With Gemini rising (an appearance of flexibility and adaptability) and a twelfth house Sun (showing an individual who prefers his real agenda to remain hidden), it’s no wonder that Tony Blair has been under criticism throughout his career for dishonesty, excessive “spin” and a lack of integrity in his lifestyle choices. The appellation “Tony Blur” that has often been given to him expresses the confusion and delusion that often results when the Sun finds itself in the twelfth house of that which is hidden. (See Astrodatabank for birthchart.)
In Blair’s college days he modeled himself after Mick Jagger, and his first career was as a would-be rock promoter. Giving that up for law studies at Oxford, he played guitar in a rock band. However, soon after beginning his law studies he announced to friends his desire to become prime minister.
Blair joined the Labour party soon after graduation from Oxford. He tried unsuccessfully for a couple of seats in local elections but he was able to gain a footing in the Labour party. At this time he described himself as a Socialist, yet he sent his children to a private school that was criticized for its elitist policies. There has been a disconnect between many of Tony Blair’s professed ideals and the programs which he has worked to implement in Britain. Still, he was one of the most popular prime ministers in the history of Britain, winning an unprecedented third term. His government has overseen a period of economic growth and lowered unemployment as well as a higher standard of living. Yet his unholy alliance with George W. Bush in the pursuit of war in Iraq has cost him his political career.
Tony Blair’s birthchart shows that he has a Taurus Sun in the twelfth house: stubborn and unyielding, he holds strongly to his beliefs (Taurus in the twelfth) and prefers to keep his cards hidden (planets in the twelfth house tend to operate in a secretive manner). The square of Pluto to his Sun shows that he has real issues with power (Pluto) as well as a compulsive need to be right (Pluto square to the stubborn Taurus Sun). This makes him a formidable enemy and gives him a strength of personality that is not easily seen behind the affable and chatty Gemini exterior. The Gemini ascendant gives him an ability to shapeshift and slip in and out of roles that suit his particular need of the moment.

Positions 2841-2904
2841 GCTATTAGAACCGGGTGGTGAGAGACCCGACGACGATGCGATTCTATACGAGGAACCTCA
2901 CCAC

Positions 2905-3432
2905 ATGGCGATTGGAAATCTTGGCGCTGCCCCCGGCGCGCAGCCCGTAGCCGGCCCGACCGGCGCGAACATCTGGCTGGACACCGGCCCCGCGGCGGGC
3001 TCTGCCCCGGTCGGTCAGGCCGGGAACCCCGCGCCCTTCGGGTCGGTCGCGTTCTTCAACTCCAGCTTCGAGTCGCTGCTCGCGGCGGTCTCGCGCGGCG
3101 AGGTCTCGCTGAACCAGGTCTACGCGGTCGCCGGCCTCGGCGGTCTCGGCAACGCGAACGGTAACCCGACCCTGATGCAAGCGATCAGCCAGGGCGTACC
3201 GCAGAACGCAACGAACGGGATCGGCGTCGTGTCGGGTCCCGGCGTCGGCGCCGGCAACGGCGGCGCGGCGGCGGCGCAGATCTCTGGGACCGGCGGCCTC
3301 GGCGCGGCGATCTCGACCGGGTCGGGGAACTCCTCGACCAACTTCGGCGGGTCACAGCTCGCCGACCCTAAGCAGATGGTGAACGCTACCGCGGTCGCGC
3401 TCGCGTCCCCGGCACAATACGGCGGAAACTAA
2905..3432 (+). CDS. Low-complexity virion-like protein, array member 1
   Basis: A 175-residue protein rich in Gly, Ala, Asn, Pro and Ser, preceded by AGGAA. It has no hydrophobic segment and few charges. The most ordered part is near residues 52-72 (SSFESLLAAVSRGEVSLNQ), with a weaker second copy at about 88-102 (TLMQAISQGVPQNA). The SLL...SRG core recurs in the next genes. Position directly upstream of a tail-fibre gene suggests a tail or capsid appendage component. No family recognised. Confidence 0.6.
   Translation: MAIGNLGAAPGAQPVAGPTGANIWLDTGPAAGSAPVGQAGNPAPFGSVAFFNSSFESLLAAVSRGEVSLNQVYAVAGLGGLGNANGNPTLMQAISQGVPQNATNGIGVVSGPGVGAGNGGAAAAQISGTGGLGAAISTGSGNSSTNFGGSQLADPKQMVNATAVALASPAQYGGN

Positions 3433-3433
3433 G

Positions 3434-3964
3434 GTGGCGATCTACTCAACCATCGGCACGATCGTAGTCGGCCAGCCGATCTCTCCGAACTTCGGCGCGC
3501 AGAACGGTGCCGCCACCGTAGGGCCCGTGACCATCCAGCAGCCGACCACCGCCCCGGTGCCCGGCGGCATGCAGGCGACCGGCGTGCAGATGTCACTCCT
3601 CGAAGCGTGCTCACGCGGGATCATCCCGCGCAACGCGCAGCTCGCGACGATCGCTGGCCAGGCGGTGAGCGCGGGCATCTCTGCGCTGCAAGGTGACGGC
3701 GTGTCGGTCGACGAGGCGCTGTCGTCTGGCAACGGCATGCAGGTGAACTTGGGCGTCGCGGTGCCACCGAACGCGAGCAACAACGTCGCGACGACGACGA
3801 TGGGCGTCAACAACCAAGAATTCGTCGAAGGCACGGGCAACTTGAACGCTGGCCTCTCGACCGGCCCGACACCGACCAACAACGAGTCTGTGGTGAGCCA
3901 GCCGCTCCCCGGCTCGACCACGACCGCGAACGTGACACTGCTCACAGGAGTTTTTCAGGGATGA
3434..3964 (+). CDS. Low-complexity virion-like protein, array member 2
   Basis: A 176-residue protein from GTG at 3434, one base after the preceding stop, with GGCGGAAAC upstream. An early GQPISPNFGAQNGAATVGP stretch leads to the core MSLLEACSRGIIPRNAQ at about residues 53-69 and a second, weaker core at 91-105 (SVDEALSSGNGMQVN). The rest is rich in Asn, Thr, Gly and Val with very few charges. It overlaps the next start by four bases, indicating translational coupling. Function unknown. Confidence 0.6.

Mars, the planet of drive and desire, falls right on his ascendant where it drives him with a fire that would not be possible otherwise with a watery and stubborn twelfth house Taurus Sun. Jupiter conjoins Mars as well, a combination which can bring a passionate righteousness to the mix.
His idealistic Aquarian Moon falls in the Tenth House of power and career, and gives him an intensely emotional need to play a public role. Aquarius is humanitarian and concerned with the greater good of the collective and many of Blair’s reforms have helped to equalize the social standings of Britons. However, an opposition of Pluto to Blair’s Moon intensifies this need for power and gives it a life or death quality. The combination of Blair’s Sun/Moon and Pluto in a T-square formation shows that his very identity (Sun) and emotional security (Moon) are wrapped up in his ability to achieve a sense of power (Pluto), and that this struggle is likely to play out in the Tenth House of career and public life (Moon in the Tenth) where his Moon joins the North Node of the Moon which identifies his evolutionary direction.
This is a powerhouse, and it has been stressed since late last year when Saturn in Leo began cycling through an opposition to the Sun, then a square to the Moon, and finally a conjunction to Pluto currently (also affected by the transits of Neptune to this same system). The combination of Saturn and Neptune have forced him to confront his own failures (Saturn) and illusions (Neptune) and announce his resignation within the year. Blair has Saturn and Neptune conjunct in his own chart and both are retrograde, showing that the combination of discipline and hard work with an idealistic pursuit of a higher reality are strong within him.
One can see how Tony Blair’s alliance with the US began under Clinton’s watch, where Clinton and Blair shared an ideal of moving progressive policies towards a more centrist approach. Some pundits have said that Blair embraced an alliance with Bush in order to show his political foes back home that he could wotk in tandem with conservative leaders abroad. After September 11, however, he appeared to become caught up in the wide-reaching fervor of Bush’s war against terror, the kind of conceptual battle that the combination of Mars (war) and Jupiter (ideals) is all too comfortable with. Perhaps there was a sense that allying oneself with the most powerful nation in the world would bring a reflected power to Blair himself, but that error has led to his downfall.